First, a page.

Today YIMBY has the first rendering for New Empire Corporation’s plans to construct a new condominium project at 37-14 34th Street, in Long Island City, Queens. The site is just a block and a half away from the 36th street station, serviced by the E, M, and R trains. Also nearby is the Queens Museum of the Moving Image.
The opening of 30-02 39th Avenue, in Long Island City, Queens, will bring another 428 rental units to the market. The site is on the same block as the 39th Avenue subway station, serviced by the N and W trains. The project is being named ARC, and The Lightstone Group is responsible for development.
Construction of the ten-story-tall office building at 363 Lafayette Street has topped out, with façade installation and interior work remaining. Today, we have images of the progress by Tectonic, revealing the concrete frame. YIMBY’s last report on the site revealed a redesign pushed by the Landmarks Preservation Commission, removing double-height sectioning from the original plans, and increasing the visibility of the black crossbeams, which simplified the façade.
New York City has a problem. As local politicians have consolidated their grip on power over the past several decades, many have become increasingly prone to serving specific groups of constituents instead of overarching ideals, noble, or otherwise. The Five Boroughs are no stranger to this kind of issue, with periods of historical stagnancy well-documented. But with electoral participation at staggeringly delegitimizing lows, local leaders like Gale Brewer will easily cruise to re-election. Amidst a backdrop of surging NIMBYism that is now more than glad to co-opt the tactics of Fake News, the outlook for the next few years on election day is rather bleak, as the politics of New York’s inward-looking regressive leaders will put up far greater barriers to entry than any potential wall along the Mexican border.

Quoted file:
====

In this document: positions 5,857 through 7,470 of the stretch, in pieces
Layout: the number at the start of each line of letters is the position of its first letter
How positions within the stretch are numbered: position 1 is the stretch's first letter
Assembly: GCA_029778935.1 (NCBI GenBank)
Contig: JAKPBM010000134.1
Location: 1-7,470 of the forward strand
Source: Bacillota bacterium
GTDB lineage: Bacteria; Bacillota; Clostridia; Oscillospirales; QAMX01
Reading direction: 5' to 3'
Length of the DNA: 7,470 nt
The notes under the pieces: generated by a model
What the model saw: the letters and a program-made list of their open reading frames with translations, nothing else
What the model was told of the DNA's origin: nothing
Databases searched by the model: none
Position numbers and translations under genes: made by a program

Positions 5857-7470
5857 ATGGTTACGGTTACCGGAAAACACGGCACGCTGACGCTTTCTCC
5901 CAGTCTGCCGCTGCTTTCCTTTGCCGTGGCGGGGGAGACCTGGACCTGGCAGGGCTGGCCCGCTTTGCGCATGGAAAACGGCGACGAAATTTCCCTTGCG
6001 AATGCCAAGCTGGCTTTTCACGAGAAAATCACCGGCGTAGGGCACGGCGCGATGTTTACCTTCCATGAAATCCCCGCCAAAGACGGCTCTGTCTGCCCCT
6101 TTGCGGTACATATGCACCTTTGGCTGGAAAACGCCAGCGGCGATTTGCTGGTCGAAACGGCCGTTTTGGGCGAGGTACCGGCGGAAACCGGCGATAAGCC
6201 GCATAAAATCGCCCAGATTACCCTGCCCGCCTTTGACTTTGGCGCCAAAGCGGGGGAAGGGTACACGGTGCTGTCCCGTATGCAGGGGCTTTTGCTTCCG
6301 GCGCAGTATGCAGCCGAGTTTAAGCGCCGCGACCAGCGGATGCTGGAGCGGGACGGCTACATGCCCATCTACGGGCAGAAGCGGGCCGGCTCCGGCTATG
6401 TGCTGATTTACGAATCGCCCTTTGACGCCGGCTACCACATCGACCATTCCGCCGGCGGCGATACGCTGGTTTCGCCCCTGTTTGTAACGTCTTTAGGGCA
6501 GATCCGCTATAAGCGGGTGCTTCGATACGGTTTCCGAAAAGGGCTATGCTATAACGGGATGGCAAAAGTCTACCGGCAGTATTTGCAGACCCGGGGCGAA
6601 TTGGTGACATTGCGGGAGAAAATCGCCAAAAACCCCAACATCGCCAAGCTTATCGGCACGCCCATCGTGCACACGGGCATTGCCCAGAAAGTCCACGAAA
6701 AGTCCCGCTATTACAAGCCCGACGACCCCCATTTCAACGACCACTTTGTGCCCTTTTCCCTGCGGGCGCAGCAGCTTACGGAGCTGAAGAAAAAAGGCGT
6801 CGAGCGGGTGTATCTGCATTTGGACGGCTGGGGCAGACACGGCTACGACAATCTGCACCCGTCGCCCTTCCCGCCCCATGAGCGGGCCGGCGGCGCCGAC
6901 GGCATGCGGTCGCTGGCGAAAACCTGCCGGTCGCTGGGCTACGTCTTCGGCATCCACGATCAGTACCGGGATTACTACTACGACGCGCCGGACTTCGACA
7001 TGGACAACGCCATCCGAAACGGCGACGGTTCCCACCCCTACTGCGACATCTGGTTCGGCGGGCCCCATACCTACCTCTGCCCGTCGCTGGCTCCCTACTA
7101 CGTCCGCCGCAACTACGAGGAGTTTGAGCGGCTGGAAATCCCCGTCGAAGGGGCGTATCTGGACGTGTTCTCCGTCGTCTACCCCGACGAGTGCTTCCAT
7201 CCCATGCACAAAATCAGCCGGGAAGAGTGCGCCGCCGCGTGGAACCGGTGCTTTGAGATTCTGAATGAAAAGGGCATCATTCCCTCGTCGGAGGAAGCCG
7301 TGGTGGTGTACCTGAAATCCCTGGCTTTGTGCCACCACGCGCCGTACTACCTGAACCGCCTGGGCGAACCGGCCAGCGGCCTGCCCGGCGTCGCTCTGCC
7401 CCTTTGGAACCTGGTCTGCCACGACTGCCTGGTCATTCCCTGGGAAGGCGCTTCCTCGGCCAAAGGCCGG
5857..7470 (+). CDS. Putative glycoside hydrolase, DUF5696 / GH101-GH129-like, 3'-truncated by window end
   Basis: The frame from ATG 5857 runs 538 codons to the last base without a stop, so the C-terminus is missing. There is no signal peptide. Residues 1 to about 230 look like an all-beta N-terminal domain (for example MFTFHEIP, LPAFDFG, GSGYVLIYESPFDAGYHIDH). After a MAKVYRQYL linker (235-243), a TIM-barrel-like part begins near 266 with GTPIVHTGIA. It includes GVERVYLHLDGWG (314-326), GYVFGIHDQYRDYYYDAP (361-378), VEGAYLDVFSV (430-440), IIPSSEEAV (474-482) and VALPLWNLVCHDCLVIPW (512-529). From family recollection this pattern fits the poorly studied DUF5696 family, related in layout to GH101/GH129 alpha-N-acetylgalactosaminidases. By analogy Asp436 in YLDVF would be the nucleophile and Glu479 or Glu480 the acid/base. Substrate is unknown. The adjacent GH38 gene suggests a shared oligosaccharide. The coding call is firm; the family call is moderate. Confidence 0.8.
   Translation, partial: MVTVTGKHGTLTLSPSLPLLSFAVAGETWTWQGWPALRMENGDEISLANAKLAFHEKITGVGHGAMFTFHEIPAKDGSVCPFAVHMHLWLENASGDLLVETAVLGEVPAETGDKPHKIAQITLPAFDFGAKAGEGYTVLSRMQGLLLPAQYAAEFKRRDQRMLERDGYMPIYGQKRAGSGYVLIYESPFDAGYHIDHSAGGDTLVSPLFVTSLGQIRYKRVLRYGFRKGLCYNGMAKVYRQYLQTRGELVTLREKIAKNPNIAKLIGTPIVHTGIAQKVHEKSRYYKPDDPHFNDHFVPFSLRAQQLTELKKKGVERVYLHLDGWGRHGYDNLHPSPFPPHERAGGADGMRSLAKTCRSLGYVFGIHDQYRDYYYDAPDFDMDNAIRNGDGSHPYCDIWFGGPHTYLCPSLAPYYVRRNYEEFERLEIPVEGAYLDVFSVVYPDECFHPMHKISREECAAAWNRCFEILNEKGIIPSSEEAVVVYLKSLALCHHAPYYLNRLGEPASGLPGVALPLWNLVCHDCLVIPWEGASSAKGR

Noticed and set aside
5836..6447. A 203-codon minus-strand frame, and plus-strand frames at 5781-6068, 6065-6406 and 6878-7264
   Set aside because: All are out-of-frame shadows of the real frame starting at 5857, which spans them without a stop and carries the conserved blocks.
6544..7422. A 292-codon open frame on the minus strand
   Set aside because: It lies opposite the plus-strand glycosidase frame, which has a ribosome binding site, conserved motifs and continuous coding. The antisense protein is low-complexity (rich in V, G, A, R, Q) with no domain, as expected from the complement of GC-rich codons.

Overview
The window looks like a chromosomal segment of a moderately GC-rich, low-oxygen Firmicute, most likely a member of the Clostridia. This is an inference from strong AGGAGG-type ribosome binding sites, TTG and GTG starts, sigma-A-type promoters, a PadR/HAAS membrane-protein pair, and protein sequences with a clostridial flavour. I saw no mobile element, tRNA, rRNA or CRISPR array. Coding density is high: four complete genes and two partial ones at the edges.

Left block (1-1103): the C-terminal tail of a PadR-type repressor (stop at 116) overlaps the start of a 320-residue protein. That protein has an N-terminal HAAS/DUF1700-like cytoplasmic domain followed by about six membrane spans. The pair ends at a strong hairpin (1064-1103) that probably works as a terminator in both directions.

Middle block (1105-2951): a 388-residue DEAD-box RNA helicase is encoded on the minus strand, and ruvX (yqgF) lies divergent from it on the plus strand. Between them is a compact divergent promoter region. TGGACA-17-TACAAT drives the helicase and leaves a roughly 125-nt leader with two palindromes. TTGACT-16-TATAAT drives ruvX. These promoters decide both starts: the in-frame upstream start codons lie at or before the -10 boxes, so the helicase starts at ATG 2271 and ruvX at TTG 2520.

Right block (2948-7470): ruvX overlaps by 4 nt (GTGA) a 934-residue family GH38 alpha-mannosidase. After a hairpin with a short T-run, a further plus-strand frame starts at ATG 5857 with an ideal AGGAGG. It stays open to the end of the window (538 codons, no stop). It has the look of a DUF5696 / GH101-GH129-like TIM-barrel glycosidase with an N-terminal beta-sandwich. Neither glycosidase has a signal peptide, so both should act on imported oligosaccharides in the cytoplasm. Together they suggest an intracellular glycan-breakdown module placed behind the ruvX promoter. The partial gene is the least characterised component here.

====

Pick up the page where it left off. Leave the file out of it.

Construction is moving along quickly on the triangular site at 606 Broadway, which is distinct for two reasons. The first is the unusual shape for a six-story commercial building. The second is that new non-residential buildings aren’t too common for Manhattan’s SoHo neighborhood due to landmark restrictions and generally astronomical property values, and this building is going to be entirely commercial. Retail will populate the cellar, first floor, and second, while offices will occupy floors three through six.